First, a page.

Late in the 1930s, Germany's powerful propaganda machine took on the world of motor racing, throwing untold resources toward utter domination of the sport. Government-backed Grand Prix teams from Mercedes-Benz and Auto Union operated with virtually unlimited budgets, and the cars they produced were marvels of technical sophistication, overwhelming the competition in the process.
In sports car racing, BMW briefly achieved similar status, particularly in the 2-litre classes, where its light and nimble 328 was the only car to have if you wanted to win. BMW even beat the Italians on sacred ground, winning the 1940 Mille Miglia in a streamlined 328 built especially for the event. But after the war, German motorsport was an altogether different scene. The cars that dominated the pre-war events were locked away, destroyed, or broken up for parts. The legendary Nurburgring Nordschliefe became overgrown, and the surface torn up by tank tracks. But clubs soon regrouped, cleaned up circuits, and began trading food and cigarettes for spark plugs, spare parts, and fuel.
For the German motor industry, sports cars were the last things on their minds. Material shortages and rationing meant it was all they could do to rebuild factories and get German citizens back on wheels. Despite the devastation and austerity, racers still wanted cars, and three German friends planned to meet that demand. Ernst Loof, Georg Meier, and Lorenz Dietrich met while serving in Paris during the war. In cafés they daydreamed about building sports cars and swapped stories of their racing exploits before the hostilities.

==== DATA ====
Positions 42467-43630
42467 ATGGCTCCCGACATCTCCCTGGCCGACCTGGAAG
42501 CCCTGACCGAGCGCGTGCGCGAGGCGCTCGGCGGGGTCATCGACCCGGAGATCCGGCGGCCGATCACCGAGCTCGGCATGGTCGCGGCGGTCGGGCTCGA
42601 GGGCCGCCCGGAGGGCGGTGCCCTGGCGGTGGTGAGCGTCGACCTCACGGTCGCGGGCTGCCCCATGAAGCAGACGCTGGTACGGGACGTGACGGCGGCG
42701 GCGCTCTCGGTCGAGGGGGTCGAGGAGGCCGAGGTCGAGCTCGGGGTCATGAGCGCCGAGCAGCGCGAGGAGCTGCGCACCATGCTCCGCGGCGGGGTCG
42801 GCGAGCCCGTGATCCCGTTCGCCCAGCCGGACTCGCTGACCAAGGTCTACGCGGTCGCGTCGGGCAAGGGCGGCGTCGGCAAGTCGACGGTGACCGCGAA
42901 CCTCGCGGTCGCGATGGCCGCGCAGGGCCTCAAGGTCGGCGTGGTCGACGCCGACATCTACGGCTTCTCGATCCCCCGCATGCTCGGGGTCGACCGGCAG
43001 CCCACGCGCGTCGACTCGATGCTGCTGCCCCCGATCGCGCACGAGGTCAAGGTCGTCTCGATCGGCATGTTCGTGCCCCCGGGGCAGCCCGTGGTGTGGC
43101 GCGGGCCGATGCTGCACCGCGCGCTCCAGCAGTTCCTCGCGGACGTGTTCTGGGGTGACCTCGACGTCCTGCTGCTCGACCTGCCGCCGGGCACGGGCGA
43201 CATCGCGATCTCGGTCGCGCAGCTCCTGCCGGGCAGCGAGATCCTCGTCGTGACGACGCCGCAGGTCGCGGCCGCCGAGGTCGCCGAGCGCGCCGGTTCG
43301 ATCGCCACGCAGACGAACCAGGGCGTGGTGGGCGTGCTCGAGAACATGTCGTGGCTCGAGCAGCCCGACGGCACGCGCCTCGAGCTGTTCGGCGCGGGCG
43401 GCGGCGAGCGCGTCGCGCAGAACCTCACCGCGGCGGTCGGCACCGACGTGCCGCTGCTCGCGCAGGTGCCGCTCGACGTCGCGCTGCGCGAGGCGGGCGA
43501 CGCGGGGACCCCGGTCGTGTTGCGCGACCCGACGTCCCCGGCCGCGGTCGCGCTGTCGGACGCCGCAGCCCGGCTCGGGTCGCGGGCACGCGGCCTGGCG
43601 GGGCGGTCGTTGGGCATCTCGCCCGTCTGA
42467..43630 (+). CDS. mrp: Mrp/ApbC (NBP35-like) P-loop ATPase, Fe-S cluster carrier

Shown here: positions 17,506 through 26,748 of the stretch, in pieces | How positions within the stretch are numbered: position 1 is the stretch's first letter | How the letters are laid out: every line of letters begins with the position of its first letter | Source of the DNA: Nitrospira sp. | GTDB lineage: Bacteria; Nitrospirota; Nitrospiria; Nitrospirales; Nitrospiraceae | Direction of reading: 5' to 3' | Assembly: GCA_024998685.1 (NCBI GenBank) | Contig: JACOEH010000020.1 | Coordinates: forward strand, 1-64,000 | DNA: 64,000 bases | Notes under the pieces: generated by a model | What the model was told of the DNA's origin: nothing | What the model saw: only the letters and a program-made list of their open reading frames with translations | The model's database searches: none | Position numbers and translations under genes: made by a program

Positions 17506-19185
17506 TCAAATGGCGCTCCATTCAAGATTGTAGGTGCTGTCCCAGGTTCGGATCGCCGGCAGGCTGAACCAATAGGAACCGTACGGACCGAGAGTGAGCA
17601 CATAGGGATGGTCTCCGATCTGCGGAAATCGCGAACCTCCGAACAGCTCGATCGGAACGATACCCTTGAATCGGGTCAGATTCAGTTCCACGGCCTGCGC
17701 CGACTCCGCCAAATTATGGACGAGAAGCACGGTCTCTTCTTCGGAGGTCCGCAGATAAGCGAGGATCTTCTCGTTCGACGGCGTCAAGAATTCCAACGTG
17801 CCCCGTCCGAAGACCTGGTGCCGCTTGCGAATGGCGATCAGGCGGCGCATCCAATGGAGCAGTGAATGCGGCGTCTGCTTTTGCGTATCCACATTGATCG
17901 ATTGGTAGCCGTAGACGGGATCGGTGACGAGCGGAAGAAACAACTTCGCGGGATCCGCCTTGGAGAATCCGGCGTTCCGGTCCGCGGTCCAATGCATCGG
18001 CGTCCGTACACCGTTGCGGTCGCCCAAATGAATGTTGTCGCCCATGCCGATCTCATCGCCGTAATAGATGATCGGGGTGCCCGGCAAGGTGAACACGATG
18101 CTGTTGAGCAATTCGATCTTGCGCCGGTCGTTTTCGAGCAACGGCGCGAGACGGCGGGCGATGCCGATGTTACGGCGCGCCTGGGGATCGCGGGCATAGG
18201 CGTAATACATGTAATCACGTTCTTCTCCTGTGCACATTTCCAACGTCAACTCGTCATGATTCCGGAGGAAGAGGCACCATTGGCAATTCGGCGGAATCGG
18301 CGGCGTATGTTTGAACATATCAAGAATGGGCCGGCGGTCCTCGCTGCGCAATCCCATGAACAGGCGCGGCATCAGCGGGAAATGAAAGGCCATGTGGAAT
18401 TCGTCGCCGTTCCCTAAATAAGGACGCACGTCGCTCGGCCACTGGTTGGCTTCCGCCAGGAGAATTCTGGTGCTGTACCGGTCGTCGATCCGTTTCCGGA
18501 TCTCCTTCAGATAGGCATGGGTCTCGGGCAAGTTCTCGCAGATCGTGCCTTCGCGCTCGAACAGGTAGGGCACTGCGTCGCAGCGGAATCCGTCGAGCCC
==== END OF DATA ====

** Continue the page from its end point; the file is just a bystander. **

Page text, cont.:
All three men had connections with BMW via car racing, motorcycle racing, and sales, so it was natural that they chose to base their new Veritas race cars around proven BMW components. Occupying forces stipulated that new German vehicles could not be fitted with engines of more than one litre, so Loof, Meier and Dietrich used existing 326 and 328 engines as a workaround. Customers supplied their own 2.0-litre 328 drivetrains, along with some cash, and in a few weeks collected their new BMW-Veritas, complete with a modified, rebuilt engine and sleek aerodynamic coachwork.
Veritas' first customer was legendary racing driver Karl Kling, who promptly won his first event in 1947, and secured the 2-litre sports car championship that same year. Soon the grids were filled with Veritas racers, and buyers pushed for road-going versions. Dietrich was happy to oblige, and in 1949 offered a series of production road cars with BMW running gear, lightweight tubular chassis, and coupé, cabriolet, or sports roadster coachwork by the well-known firm Hermann Spohn Karosseriebau.
The standard Spohn bodies were distinctly attractive, and the cars offered superb performance. Unfortunately the funding to secure long-term production proved elusive, and Veritas folded in the early 1950s. Despite its brief existence, the firm left an indelible mark on German motoring history, restoring the nation's illustrious sporting past and paving the way for Mercedes-Benz, BMW, and Porsche to carry the torch into the future.